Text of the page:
Bringing All Our Tools to Bear: Childhood Trauma and Mental Health in the Age of COVID-19
By Juanita Winston, MPP, Senior Policy Analyst and Deborah Noymer, Graduate Assistant, Center for Community Resilience
As we enter Mental Health Awareness Month and reflect on the April observance of National Child Abuse Prevention Month, we’re called to bring all our tools to bear in addressing the rise in childhood trauma and mental and behavioral health issues wrought by the COVID-19 pandemic. Our nation’s longstanding issues of persistent child abuse and neglect — which affected 1 in 7 children in 2018 — have worsened with safety measures implemented throughout the pandemic. Children have been unable to attend school or childcare, participate in extracurricular activities or access many safety-net benefits that provide critical supports. Teleworking parents have juggled workdays with virtual learning and childcare, while essential workers across industries — particularly those who earn low income — were left with few options for childcare. Parental stress has risen, and children have suffered as a result.
In some cases, the lack of support structures and economic stress prompted violence against children in families that have not faced violence before and worsened existing maltreatment and violence. These factors — in combination with the social isolation, grief, and economic uncertainty brought on by the pandemic — have led to an increase in depression, anxiety, and substance use among youth. Self-harm and suicide, which has increased every year since 2007 among those ages 10 to 24 and is the second leading cause of death for youth ages 10 to 14, are also points of concern. Recent analysis found that intentional self-harm among youth ages 13 to 18 increased 99.8% in April 2020 compared to April 2019, highlighting how the traumatic effects of the pandemic have exacerbated an already-dire reality.
Reckoning with this rising public health crisis will require a multi-sector approach with the backing of local, state, and federal policies and resources. At the Center for Community Resilience (CCR), we use a public health approach and the science of childhood trauma and resilience to inform community-driven policy, practice, and program transformation across sectors and communities nationwide.
Mitigating the Mental & Behavioral Health Effects of Childhood Trauma
We know that exposure to violence in childhood increases the risks of injury, mental illness, future violence victimization and perpetration, substance abuse, delayed brain development, lower educational attainment, and limited employment opportunities. This exposure to adverse childhood experiences (ACE) is compounded by adverse community environments (ACE), including systemic racism, poverty, low quality education, and food and housing insecurity. The consequences of this “Pair of ACEs” have multigenerational impact. For example, children living in impoverished communities are at higher risk of child abuse and child abuse fatalities, and rates of child abuse and neglect are five times higher for children in families with low socioeconomic status compared to those with higher socioeconomic status.
Targeted, comprehensive solutions to address the mental and behavioral health effects of child abuse and community trauma will be critical. Upstream approaches, such as early childhood home visiting and behavioral health promotion, are important prevention strategies that can mitigate causes, reoccurrence, and consequences of childhood trauma across communities. At CCR, our Building Community Resilience collaborative and Resilience Catalysts in Public Health network are working to develop place-based and community-driven policy, program and practice solutions that eliminate the adversity contributing to child abuse, build resilience, and foster equity so that children and their families can thrive. Others across the country are doing the same.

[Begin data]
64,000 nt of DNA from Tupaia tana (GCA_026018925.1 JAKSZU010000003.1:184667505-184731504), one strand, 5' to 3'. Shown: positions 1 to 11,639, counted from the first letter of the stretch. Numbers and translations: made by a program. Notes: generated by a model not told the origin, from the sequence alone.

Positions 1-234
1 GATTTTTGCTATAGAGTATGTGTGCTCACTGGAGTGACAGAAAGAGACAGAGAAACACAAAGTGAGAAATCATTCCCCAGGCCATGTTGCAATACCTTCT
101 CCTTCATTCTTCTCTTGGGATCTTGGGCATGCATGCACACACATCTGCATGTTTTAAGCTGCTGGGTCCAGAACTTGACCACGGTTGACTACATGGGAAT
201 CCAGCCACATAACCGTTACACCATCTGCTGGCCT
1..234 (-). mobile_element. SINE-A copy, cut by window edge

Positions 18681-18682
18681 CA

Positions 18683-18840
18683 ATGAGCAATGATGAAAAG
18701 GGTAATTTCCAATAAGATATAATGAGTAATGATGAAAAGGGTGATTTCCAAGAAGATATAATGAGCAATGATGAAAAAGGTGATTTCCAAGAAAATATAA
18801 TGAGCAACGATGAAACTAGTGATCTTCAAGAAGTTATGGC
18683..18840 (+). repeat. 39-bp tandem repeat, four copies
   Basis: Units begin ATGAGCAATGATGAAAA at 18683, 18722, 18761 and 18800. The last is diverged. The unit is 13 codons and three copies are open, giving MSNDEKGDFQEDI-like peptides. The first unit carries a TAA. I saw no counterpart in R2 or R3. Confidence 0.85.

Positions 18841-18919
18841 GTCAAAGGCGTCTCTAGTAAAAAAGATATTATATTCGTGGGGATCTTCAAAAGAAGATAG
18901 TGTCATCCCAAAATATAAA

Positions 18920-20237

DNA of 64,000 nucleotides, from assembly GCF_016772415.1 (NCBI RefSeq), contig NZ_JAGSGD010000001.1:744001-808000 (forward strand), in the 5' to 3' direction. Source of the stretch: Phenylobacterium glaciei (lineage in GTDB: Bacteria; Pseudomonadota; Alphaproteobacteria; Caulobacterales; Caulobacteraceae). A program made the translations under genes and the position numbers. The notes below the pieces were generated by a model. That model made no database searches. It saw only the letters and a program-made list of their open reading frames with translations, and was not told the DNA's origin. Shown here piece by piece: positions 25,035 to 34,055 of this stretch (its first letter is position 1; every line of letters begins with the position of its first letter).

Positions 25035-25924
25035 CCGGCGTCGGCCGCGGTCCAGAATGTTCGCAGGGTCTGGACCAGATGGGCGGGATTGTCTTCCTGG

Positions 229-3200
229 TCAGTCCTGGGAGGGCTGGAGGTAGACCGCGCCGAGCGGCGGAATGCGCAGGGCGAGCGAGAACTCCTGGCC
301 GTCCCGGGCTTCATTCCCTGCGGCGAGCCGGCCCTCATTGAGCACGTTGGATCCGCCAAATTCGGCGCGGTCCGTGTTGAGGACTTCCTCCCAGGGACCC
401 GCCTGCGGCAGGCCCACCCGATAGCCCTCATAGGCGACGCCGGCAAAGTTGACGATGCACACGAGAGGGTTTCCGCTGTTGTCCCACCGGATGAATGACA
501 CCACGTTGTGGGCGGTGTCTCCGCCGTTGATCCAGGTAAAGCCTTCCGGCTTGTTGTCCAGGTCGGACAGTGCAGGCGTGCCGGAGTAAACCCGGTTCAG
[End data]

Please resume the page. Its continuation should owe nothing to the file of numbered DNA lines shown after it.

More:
Increasingly, health departments are using their strong understanding of community context to build political will to create health policy solutions that consider neighborhood adversities and systemic racism. In 2016, the Los Angeles County Department of Public Health implemented a program that employed public health nurses to assist social workers with child care coordination and child abuse investigations in foster care. In February 2021, the Washington State Department of Health developed its Essentials for Childhood Initiative (EfC), which aims to reduce and prevent child abuse and neglect, as well as increase family and community resilience. The EfC centers racial and income equity in its efforts to align systems, strategies, and policies to improve how families experience supports, reduce family stress, and increase family resilience.
Trauma-Informed Policies as a Pathway for Progress
To ensure that local, state, and national initiatives like these have sufficient resources to do this important work, federal legislation can and must play a pivotal role in addressing the systemic drivers of child abuse and trauma. In October of 2020, Congresswoman Ayanna Pressley (D-MA) introduced the Services and Trauma-informed Research of Outcomes in Neighborhood Grants for Support for Children Act of 2020, also known as the STRONG Support for Children Act. This legislation aims to support communities in addressing the root causes of childhood trauma through reparative, healing-centered, neighborhood based, gender responsive, culturally specific, and trauma informed approaches that recognize the role that systemic racism and inequities have played in traumatizing children and communities for generations. This Act includes grant funding for local public health departments to identify geographic regions with high rates of adverse childhood experiences, develop strategies to focus on serving children, support public health departments in childcare coordination, and fund community-based organizations.